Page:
In India, setting up Employee Stock Option Plans (ESOPs) can be tricky due to the rules and laws involved. For new founders, it might seem overwhelming, but it’s crucial to know these rules to create a fair and effective plan that matches employee rewards with the company’s goals.
This blog breaks down the basic legal nuances you need to keep in mind when introducing ESOPs in your company.
1. Understanding the Companies Act
Any company that wants to give out stock options must follow the rules in the Companies Act 2013 and the Companies (Share Capital and Debentures) Rules, 2014. These rules cover the following:
Who can get stock options?
Usually, only employees of the company or its related companies can get stock options as part of their pay. The company’s owners or directors who form part of the promoter group and own more than 10% of the company’s shares are not eligible for stock options. However, there is an exception to qualifying startups up to the first 5 years for this.
How are stock options set up?
The company has to decide things like who gets the options, when they can start using them, how much they cost, and how long they have to wait before they can sell the shares they get.
What are the rights of the option holder?
An option holder does not have a right to vote or receive dividend until the shares are actually issued upon exercise.
What are the procedures and compliances relating to issuing stock options by companies?
The company has to plan out the options, get approval from its board and shareholders. Additionally, companies must maintain a register of stock options, make filings with the MCA, issue share certificates to the shareholder upon exercise etc.
2. Accounting for Employee Stock Option Plans
When a company issues ESOPs to its employees, it is required to treat the cost of these options as an expense. This means that the company must book the cost of the ESOPs in its financial statements. Startups in India typically use Indian GAAP (Generally Accepted Accounting Principles) to record these expenses. It provides guidance on the accounting treatment of the expense and the period over which the expense should be recognized. One of the key areas of accounting for ESOPs is the fair value of shares on the grant date
The cost of the ESOPs is recognized over the vesting period, which is the period of time over which the employees earn the right to exercise the options. There are various methods of valuing the shares such as Black-Scholes model, which is widely used. It is important to note that the fair value of shares on the grant date is the key factor to arrive at the expense of ESOPs. It is also important for the companies to have accurate valuations of their shares.
3. Income tax implications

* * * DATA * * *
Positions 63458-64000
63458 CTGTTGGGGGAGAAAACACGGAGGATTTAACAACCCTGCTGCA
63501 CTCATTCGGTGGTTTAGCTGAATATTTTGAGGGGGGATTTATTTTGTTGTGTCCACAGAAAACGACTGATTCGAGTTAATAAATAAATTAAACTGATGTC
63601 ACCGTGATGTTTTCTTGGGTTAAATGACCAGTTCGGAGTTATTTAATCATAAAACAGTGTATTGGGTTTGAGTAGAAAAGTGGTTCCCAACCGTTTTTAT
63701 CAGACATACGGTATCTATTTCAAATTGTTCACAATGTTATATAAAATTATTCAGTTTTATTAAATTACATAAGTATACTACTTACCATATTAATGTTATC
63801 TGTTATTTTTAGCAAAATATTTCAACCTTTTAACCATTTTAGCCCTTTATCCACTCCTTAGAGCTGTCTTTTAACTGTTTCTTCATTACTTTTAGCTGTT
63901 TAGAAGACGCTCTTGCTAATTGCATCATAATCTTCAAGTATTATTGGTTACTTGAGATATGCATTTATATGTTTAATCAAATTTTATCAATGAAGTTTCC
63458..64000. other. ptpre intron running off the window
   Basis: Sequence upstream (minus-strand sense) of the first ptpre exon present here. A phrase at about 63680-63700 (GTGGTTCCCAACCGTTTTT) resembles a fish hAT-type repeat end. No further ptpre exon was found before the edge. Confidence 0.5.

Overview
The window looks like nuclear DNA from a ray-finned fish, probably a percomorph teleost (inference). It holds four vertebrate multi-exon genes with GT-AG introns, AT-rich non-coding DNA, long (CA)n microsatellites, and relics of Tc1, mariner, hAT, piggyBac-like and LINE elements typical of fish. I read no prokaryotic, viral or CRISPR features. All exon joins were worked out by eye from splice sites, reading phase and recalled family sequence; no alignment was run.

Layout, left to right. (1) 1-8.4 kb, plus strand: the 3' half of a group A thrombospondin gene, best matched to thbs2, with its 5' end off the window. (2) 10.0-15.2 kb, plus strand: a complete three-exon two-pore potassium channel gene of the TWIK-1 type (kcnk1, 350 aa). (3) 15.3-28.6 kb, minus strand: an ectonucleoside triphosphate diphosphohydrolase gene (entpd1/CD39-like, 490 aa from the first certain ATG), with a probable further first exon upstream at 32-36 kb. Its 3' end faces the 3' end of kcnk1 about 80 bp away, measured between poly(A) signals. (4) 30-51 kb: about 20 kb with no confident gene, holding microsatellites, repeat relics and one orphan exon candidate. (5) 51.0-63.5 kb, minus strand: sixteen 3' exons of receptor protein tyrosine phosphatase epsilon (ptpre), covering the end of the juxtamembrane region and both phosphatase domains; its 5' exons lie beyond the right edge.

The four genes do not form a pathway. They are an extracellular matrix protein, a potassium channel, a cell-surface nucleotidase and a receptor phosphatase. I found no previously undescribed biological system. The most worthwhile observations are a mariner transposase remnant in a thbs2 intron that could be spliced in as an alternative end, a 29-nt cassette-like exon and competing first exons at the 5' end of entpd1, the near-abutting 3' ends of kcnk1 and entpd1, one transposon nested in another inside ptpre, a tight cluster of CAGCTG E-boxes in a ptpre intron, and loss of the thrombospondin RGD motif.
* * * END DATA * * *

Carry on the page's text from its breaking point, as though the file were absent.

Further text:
When a company gives out stock options, it has to spread the cost over the vesting period. This is a deductible expense for the company.
The taxable value of stock options is considered as ‘perquisite’ for employees and is taxed as ‘Salaries’. The company must deduct tax (TDS) on this perquisite value.
In case of cash-settled SARs, tax is deducted before making the payment. When it comes to stock options, TDS on the notional perquisite value is deducted from the employee’s salary.
In equity settled stock options, there are 2 taxable events – one, at the time of exercise and another at the time of the ultimate sale of shares. The perquisite value of stock options is taxed as employment income at the applicable slab rates. Capital gains on the ultimate sale of shares are taxed depending on whether they are long-term or short-term shares. In cash-settled options like Stock Appreciation Rights (SARs) or Phantom Equity, the income from exercise of options is taxed as employment income at the applicable slab rates.
Employees of eligible startups are entitled to deferment of tax payable for a period up to 4 years on satisfaction of certain conditions. Besides, if shares are issued at a price lower than the fair market value of shares, the difference is taxed as income of the employee. An employee exercising stock options does not receive any cash income at the time of exercise; yet tax is payable on a notional value
This is a very important factor which determines the success of the stock option plan.
4. Navigating Foreign Direct Investment Regulations under FEMA
Indian companies can give stock options to non-residents employees. These employees may work for the parent company or for one of its sister companies, subsidiary companies, or partners.
Issue of stock options to non-residents is regulated by Foreign Direct Investment Regulations under FEMA ( Foreign Exchange Management Act). These rules have caps on how many shares can be given, the route through which money will come in- automatic or government, and the price at which shares can be issued. The rules also say that the shares can’t be given at a price lower than their actual value. For instance, the shares on exercise cannot be issued at a price lower than the fair market value of shares of the company.
Practical issues may arise if the fair market value of the company on the date of exercise is substantially different from the value on the date of grant. Sometimes, it can be difficult to decide the actual value of the shares when they’re given and when they’re used. This can cause problems.
In addition to the above, there are other regulations like Stamp Duty and Contract Act that govern stock options. The stock option agreement between the company, employees and the ESOP Trust (if any) must be in compliance with the Contract Act in order to be a valid contract. The agreements and shares issued on exercise must be duly stamped by paying stamp duty at the applicable rates.